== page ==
This method allows you to remove as many tree roots as possible and ensure that the stump doesn’t continue to grow. Plus, it’s going to be quite the workout for whoever is doing the digging. To save time and effort, and to reduce the risk of damage to your yard, you might want to hire a professional for this job. Otherwise, here’s how to dig out a stump with basic hand tools:

  1. Begin by loosening the soil around it with the mattock, if you have one.
  2. Dig around the stump, exposing as many roots as possible. Chop through roots as they get exposed. Use a chainsaw, hatchet, or handsaw to cut the larger roots.
  3. Continue working downward and inward from all sides toward the core of the stump.
  4. Once you’ve dug out and cut all of the roots around the stump, you should have enough leverage to lift and remove the stump from the ground, roots and all.

Note: This process can take multiple hours of labor, depending on the size of the tree stump and its root system.

Burning

Compared to digging, burning out the stump doesn’t tackle the roots below soil level. Then again, this method requires much less physical labor and will suffice to get rid of the above-ground issue.

Some fire precautions before embarking on your burning journey:

  • Consult your local fire department for any information about burning advisories in your area before attempting this solution.
  • Always clear the area of flammable materials and trip hazards within at least a 20 foot radius of the stump.
  • Extend a working garden hose that can quickly extinguish any flames outside the designated area.
  • Plan to be around the entire time that the stump is burning, which could take a day or longer, depending on the size, type of wood, moisture content, weather conditions, and many other variables.

If burning is the method for you, the key is not to try and set the stump itself ablaze right off the bat, but to build a fire over and around the stump. Here’s how to go about it:

  1. Optional: You can make the stump more flammable by drilling holes into it and filling them with potassium nitrate. Do not simply douse the stump with flammable liquids; the liquid tends to burn off without actually igniting the stump. The dangers outweigh the benefits.
  2. Build a fire over the exposed top of the stump. Construct a pyramid-like structure over the stump using scrap wood, or simply put the scrap wood on top of the tree stump and set it aflame.
  3. Add more wood to keep the fire going as necessary.
  4. To accelerate the process, improve airflow by digging soil away from the base of the stump.
  5. Monitor the stump until all the wood has been reduced to ash.

When you’re done burning the stump, place the ash and burned pieces in a fire-safe container or bucket.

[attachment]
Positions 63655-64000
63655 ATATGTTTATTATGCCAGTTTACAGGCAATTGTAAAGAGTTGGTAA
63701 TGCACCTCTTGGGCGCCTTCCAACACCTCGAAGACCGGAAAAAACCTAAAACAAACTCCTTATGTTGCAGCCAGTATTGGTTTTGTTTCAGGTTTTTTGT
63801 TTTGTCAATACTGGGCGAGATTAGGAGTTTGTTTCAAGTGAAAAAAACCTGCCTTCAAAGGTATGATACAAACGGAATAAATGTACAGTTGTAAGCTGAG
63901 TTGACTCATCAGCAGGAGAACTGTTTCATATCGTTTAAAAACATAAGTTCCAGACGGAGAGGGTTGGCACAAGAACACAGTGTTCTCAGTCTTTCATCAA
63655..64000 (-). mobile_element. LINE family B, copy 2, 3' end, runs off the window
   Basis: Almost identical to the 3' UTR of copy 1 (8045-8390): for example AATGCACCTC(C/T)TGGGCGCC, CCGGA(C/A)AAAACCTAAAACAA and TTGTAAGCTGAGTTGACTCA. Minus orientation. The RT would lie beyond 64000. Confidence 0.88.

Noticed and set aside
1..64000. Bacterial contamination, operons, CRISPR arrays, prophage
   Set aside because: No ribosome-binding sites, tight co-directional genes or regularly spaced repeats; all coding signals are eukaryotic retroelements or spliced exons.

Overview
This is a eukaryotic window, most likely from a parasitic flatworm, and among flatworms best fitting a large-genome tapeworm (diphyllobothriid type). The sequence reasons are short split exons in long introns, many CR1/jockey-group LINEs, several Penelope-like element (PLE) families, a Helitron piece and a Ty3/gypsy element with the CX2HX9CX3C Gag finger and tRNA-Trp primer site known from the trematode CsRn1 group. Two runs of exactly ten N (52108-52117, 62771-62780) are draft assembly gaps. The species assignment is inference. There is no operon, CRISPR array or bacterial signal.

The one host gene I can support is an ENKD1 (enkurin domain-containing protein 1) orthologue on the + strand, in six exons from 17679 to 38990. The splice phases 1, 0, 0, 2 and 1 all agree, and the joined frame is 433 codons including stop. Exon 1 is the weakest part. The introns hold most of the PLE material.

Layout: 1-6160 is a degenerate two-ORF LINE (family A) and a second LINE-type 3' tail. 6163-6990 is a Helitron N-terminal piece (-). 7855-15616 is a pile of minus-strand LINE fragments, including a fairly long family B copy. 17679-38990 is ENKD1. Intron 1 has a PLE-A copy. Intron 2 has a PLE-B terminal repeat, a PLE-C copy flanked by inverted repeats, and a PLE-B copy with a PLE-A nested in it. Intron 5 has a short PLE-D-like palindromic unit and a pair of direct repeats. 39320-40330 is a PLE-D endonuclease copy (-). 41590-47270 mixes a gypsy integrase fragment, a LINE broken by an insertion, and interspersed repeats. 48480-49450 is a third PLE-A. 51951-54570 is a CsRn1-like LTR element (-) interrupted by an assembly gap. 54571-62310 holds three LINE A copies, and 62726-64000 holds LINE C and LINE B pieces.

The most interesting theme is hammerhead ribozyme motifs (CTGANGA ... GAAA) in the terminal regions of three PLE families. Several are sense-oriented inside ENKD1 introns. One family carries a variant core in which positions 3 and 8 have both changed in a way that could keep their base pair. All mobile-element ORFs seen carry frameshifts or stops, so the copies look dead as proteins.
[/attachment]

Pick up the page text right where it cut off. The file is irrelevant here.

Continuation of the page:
Grinding

This is the go-to method if you have the right tools. If you don’t have a grinder machine, this approach is so quick and effective, it might be worth hiring a tree removal professional (typical prices for this job are around $100–$400). Stump grinder machine rental costs typically fall between $80 and $150 for a four-hour window.

If you have a grinder machine, use it as instructed to chip away at the wood and cut any roots that are connected to the stump. Remember to clear the area of any obstacles, like rocks, or children.

Another reminder for the grinder approach: Use the Call Before You Dig hotline, 8-1-1 so that any underground gas, electricity, water, and communication line locations will be flagged so you can avoid them.

This process can take anywhere from two to six hours depending on the size of the stump. With this method and all the above, once you’ve removed the tree stump, you’ll want to add topsoil or mulch in and around the area.

Final reminders: What not to use to kill a tree stump

  • Bleach: Applying the high concentration needed to kill a tree stump would potentially expose adjacent grass, shrubs, and perennials to toxic levels of chlorine, and significantly raise soil pH.
  • Diesel: Adding flammable liquid to the process won’t provide the long, steady burn required to eliminate the stump. Instead, you risk a fire situation that is not effective, but is still dangerous.
  • Motor oil: Same deal as diesel. Plus, a quart of motor oil costs about the same as the Spectracide Stump Killer, which is a tested and proven product for exactly this purpose.

Instead of resorting to those items above, turn to popular herbicide brands (like Spectracide) for designated tree stump removal products. And as we said at the top, you can always use natural solutions like Epsom or rock salt.